Bill Roth Harrison, the 55-year-old Vallecito resident accused of growing more marijuana than local rules allow, was found guilty of probation violation during proceedings Friday in Department 1 of the Calaveras County Superior Court.
Judge John Martin found Harrison guilty of possession of live shotgun shells and of possessing marijuana, both violations of Harrison’s probation.
A criminal trial on charges of cultivation and possession has been postponed until after sentencing on the probation matter.
In January of 2000, Harrison was acquitted by a jury of felony cultivation of marijuana charges, although the panel did find him guilty of being a felon in possession of a firearm and he was placed on probation.
The latest charges stem from a September, 2003, armed robbery at Harrison’s growing operation in Vallecito.
He and a friend were held at gunpoint while about a half-dozen thieves ripped up marijuana plants and threw them into a U-Haul truck.
The truck was recovered by authorities and the marijuana confiscated.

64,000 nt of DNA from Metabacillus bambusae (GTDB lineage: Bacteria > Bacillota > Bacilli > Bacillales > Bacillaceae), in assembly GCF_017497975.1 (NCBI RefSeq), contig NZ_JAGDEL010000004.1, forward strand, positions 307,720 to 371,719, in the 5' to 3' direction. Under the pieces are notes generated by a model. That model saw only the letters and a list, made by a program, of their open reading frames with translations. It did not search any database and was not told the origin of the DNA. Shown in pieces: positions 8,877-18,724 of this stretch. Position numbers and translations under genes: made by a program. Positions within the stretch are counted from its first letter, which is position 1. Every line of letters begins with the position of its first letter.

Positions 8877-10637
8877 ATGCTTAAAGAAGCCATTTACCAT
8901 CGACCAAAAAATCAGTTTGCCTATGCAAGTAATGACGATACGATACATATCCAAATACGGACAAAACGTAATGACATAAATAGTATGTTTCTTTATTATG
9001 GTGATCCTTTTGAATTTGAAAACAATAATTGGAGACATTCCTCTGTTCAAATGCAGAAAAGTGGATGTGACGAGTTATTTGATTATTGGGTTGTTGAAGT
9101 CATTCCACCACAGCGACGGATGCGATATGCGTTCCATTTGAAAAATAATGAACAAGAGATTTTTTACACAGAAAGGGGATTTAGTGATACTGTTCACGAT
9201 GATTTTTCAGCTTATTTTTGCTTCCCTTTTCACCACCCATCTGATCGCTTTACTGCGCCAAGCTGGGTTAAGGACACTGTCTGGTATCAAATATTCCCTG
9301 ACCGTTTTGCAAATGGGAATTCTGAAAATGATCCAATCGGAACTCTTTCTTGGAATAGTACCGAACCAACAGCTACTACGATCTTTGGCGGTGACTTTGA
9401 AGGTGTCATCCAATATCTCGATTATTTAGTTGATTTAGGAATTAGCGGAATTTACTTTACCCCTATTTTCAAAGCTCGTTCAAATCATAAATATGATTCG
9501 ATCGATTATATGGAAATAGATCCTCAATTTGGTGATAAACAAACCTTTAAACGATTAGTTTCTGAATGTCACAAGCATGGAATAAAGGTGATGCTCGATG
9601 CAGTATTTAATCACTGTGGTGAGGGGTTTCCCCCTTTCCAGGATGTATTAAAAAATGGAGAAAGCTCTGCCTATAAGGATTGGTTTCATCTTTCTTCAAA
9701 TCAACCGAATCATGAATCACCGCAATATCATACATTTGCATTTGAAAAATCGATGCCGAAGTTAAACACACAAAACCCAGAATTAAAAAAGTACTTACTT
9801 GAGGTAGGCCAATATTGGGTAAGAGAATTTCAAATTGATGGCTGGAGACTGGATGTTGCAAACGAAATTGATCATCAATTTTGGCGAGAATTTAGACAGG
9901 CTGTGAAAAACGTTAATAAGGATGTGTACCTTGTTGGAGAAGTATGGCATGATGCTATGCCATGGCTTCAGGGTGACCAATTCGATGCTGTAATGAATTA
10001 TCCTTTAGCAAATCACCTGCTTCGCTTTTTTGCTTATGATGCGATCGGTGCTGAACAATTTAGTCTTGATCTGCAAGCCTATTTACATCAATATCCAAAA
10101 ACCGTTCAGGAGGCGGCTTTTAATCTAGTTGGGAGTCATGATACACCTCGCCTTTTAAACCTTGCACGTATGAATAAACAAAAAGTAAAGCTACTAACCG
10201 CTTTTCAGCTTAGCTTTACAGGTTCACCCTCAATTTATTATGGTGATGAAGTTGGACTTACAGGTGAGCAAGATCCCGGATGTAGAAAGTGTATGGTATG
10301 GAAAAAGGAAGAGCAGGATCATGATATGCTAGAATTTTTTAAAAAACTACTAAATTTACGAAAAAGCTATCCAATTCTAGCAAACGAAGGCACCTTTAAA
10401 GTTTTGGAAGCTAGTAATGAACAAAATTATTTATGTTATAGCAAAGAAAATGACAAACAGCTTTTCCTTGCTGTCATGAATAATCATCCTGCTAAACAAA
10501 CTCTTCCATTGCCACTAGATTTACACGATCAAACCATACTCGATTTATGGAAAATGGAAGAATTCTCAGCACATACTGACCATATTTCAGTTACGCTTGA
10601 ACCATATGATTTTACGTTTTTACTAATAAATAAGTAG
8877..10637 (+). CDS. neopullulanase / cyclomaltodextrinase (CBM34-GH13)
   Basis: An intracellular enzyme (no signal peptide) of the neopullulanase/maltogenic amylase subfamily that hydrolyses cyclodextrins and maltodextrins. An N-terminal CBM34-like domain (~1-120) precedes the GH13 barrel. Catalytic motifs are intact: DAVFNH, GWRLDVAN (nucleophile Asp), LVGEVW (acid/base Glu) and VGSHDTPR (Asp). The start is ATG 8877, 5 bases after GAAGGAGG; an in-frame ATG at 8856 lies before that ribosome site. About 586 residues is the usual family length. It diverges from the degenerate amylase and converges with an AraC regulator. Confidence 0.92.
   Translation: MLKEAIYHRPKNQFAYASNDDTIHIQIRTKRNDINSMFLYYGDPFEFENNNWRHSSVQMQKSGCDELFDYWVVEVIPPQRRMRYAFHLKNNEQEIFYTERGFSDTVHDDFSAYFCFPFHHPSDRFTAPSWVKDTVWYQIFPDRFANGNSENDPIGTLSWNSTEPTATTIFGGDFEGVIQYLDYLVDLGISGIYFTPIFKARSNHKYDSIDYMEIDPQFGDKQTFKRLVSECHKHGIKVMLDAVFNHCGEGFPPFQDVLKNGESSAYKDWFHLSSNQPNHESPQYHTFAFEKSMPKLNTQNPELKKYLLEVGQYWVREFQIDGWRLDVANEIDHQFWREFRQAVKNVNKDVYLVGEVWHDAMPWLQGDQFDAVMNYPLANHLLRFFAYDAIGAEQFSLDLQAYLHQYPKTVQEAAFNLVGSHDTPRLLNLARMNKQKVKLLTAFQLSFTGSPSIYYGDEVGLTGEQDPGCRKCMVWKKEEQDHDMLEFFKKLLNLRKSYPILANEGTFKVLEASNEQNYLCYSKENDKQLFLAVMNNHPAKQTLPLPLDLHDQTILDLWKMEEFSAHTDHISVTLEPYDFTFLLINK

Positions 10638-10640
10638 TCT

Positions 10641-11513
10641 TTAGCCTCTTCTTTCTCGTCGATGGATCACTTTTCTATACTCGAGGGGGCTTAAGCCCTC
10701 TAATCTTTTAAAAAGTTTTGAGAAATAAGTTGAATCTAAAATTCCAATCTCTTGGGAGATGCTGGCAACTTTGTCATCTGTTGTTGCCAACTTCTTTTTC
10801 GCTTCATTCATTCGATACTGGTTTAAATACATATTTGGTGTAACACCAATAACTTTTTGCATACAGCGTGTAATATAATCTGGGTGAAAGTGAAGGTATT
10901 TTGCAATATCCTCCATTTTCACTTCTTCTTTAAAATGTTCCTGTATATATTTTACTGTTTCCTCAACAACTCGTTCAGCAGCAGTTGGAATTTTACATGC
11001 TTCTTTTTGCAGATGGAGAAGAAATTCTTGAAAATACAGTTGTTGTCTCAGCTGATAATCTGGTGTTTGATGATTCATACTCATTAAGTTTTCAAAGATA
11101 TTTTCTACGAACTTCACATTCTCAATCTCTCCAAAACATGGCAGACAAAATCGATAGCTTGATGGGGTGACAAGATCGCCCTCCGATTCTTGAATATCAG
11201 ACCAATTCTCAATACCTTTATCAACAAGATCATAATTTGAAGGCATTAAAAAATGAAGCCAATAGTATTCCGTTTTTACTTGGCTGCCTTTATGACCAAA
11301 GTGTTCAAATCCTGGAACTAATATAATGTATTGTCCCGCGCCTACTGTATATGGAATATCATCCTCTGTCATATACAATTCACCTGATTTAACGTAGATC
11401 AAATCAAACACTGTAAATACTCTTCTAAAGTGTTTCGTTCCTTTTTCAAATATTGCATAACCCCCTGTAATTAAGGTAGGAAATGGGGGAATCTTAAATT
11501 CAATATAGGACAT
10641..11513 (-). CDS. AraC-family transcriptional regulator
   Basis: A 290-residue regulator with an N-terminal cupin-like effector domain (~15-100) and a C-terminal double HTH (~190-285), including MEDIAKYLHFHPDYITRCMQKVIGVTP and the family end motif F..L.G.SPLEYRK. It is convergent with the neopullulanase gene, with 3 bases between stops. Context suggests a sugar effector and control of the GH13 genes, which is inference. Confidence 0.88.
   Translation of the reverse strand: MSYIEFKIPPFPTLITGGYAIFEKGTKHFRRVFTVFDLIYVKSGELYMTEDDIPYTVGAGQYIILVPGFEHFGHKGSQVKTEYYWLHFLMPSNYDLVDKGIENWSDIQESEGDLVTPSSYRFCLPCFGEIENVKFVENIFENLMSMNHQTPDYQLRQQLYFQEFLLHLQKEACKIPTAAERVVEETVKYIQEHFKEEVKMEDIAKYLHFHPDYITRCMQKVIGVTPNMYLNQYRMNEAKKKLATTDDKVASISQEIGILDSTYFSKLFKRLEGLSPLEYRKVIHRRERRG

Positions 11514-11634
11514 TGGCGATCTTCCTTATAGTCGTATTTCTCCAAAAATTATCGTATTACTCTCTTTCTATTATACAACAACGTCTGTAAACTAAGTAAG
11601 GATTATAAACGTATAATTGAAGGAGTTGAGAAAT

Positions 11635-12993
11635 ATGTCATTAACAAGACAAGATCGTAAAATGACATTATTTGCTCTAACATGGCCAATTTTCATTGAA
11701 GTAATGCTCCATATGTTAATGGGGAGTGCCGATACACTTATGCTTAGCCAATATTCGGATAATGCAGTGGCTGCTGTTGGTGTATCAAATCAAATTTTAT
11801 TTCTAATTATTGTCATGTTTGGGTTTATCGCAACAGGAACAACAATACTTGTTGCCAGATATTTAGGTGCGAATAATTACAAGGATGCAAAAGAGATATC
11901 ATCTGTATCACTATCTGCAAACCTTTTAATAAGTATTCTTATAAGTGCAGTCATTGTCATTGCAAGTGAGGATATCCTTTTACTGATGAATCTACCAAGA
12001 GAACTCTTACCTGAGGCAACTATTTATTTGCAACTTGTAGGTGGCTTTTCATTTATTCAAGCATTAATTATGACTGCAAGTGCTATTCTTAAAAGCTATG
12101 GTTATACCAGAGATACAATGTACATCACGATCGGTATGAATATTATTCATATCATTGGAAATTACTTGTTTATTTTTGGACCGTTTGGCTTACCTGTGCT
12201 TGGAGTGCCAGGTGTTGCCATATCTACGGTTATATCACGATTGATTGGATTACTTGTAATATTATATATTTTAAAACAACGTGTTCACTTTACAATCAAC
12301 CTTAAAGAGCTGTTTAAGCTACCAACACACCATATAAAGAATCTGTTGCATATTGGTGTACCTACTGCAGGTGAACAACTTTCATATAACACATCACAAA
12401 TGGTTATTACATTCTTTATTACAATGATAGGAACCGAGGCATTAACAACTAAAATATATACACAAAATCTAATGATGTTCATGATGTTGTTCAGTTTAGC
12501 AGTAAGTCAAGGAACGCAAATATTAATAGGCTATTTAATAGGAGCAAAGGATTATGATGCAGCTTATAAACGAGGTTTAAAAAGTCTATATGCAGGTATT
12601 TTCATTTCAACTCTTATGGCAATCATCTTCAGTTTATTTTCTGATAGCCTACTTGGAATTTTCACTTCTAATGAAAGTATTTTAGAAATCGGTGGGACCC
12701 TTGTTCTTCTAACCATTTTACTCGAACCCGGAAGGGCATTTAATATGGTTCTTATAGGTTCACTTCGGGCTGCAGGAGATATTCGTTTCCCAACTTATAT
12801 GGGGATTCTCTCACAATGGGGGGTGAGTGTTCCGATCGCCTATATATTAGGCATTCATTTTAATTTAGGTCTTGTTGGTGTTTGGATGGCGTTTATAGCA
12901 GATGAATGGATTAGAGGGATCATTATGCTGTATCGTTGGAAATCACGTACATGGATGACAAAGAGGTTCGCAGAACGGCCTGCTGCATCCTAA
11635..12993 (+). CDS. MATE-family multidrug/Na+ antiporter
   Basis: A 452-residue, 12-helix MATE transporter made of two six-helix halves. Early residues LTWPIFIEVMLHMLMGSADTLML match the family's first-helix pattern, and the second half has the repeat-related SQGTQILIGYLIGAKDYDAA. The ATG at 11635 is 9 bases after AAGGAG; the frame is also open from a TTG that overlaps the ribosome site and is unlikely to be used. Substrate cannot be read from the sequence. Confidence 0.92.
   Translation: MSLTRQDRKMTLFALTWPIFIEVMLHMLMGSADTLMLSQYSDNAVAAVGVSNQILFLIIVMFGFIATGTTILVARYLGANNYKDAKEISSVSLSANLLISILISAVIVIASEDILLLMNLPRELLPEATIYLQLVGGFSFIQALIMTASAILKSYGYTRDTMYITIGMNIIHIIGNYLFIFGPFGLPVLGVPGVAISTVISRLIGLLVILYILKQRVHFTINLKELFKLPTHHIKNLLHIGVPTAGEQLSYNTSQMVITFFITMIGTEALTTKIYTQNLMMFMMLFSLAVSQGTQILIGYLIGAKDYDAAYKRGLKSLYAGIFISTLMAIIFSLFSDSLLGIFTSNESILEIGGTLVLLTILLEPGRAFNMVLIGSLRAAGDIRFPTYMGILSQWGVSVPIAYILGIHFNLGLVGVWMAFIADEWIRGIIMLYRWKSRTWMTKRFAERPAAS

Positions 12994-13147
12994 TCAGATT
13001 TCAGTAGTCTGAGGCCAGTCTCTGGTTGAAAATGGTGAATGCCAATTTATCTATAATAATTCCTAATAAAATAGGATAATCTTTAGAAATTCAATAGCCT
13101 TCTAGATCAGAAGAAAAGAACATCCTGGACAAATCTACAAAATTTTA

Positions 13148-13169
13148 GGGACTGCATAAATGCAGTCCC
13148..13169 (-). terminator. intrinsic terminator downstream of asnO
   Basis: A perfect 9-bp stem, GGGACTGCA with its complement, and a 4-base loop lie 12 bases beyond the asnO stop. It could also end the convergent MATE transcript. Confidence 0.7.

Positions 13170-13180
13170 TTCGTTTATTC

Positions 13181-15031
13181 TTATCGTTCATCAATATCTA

That case is still under investigation by the District Attorney’s Office, but it triggered a new inquiry into Harrison’s own operation.
Harrison says he has a doctor’s permit to grow and use marijuana for vertigo and pain under the state’s Proposition 215 law that allows the plant’s use for medical reasons.
But he was ordered to stand trial on charges of cultivating and possession of marijuana for sale after an April 5 preliminary hearing.
Authorities testified at that time that Harrison had more than two dozen plants in addition to processed marijuana totaling about 3.5 pounds.
County guidelines allow an individual to have six growing plants and two pounds of processed marijuana.
Because Harrison already was on felony probation, he was charged with violating the terms of the agreement.
While reading his decision Friday, Martin said there was testimony Harrison previously admitted to selling marijuana to a cannabis club without any evidence he was a primary care-giver for any of its members.
And the marijuana cultivated was an excessive amount, Martin said.
Martin referred Harrison to the county Probation Department for a supplemental report and sentencing on the parole violation is scheduled for 9 a.m. July 18.
Both prosecutor Dana Owens and defense attorney Alison Kaylor said the sentence could have a bearing on how they proceeded with the criminal complaint, and both asked that Harrison’s July 27 trial date be cancelled with a new day to be determined after the probation sentencing.
Contact Craig Koscho at email@example.com.